This is with response to the letter by Major J. Sherry (March 30). I was in the Air Force and was once admitted to the military hospital for an eye injury. A jawan who was in the same ward appeared fit and healthy. I asked him, after a couple of days, why the hospital did not discharge him. He said innocently that although he was fit to be discharged, he had been given the duty of fetching milk for the family of the colonel (eye surgeon) every morning. He would be discharged after the colonel saheb got a sahayak.

While there are no sahayaks in the Air Force, scenes of airmen driving the wives of their officers to beauty parlours, or their children/relatives for shopping are common. The soldiers don’t complain because they are poor, underpaid, overburdened, enrolled as teenagers and live in complete isolation. Officers often play foul if the jawans don’t obey them.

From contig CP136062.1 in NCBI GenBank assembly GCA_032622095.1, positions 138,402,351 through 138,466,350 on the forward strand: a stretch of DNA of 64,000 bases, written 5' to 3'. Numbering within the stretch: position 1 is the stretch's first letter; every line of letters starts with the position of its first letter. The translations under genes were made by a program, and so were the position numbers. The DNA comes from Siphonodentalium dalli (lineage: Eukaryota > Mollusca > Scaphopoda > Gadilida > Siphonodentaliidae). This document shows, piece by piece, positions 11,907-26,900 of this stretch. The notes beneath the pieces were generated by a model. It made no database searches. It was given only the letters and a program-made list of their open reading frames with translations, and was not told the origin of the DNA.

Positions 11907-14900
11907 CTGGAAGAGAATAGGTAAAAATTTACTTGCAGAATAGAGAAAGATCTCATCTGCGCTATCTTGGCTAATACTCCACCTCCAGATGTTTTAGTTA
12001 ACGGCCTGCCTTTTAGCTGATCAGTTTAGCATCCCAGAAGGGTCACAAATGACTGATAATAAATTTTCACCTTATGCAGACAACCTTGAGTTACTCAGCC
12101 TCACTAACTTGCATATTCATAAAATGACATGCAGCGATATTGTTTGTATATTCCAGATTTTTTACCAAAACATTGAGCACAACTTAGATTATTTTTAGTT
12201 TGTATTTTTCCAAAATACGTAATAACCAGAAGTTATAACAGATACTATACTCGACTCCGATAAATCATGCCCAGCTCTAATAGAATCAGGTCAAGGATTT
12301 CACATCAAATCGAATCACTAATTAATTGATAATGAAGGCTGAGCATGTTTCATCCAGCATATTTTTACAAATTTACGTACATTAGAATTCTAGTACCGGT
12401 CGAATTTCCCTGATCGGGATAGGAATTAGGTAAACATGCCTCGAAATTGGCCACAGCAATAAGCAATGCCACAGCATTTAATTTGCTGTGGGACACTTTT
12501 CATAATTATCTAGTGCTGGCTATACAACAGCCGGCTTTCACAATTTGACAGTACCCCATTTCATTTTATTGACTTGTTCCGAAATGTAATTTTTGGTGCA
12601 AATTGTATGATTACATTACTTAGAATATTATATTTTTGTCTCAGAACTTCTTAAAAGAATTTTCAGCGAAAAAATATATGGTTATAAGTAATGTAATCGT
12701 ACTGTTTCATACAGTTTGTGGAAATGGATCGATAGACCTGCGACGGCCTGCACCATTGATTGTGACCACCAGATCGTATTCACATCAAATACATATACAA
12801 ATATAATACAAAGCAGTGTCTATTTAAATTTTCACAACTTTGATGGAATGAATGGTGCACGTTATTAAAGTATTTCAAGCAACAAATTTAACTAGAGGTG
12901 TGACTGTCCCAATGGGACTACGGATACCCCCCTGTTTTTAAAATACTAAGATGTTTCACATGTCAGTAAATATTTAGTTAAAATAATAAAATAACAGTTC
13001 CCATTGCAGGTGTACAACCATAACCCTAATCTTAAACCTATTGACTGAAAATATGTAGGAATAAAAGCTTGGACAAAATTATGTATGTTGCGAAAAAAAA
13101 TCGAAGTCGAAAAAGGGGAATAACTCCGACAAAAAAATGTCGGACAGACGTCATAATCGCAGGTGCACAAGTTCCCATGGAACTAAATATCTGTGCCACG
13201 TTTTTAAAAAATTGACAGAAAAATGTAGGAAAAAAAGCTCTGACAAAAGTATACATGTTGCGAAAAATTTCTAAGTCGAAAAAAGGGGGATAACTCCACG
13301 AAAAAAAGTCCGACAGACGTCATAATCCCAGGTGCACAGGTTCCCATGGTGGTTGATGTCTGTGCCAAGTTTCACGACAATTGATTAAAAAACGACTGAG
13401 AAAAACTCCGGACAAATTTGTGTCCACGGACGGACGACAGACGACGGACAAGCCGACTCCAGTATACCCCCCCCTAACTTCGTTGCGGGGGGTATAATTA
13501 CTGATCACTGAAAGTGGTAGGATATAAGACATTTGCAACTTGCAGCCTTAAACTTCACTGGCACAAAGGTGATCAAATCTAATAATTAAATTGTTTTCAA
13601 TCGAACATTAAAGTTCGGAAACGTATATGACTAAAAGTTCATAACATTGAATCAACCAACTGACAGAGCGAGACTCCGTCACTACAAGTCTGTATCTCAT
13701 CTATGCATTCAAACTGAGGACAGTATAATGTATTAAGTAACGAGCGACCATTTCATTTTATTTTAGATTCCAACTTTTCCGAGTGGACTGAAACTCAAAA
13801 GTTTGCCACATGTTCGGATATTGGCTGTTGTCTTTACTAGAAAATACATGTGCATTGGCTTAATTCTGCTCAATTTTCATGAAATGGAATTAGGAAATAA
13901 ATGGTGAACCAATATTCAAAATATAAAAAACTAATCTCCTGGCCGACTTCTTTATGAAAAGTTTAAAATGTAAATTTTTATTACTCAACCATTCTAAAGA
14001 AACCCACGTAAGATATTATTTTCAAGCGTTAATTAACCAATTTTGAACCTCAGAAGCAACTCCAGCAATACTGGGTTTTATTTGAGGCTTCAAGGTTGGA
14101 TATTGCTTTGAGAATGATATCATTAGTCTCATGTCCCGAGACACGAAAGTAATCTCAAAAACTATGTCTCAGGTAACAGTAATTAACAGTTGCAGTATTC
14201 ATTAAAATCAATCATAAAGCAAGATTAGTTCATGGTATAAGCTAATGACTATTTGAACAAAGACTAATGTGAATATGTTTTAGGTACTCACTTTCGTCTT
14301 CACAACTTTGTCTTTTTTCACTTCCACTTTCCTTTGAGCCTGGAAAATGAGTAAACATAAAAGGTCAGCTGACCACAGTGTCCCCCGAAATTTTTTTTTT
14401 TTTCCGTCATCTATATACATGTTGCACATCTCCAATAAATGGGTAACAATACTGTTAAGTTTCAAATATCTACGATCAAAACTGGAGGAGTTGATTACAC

Sanish Chandra,


I am a sailor with the Indian Navy, presently attached to the Army. Sahayaks have to obey not only the officers to whom they are attached but their entire families. What kind of work they do is better left unsaid. All army personnel are government servants; some of them should not be made personal servants of officers. As for those who support the Sahayak system (including those who argue that sahayaks are like family members), I have a question: will they or their family members do for the sahayak what he does for them — even for a day?

Upender K. Pandey,



The sahayak debateMarch 30, 2013

Officer-sahayak tiesMarch 29, 2013

Wake-up call for the ArmyMarch 26, 2013

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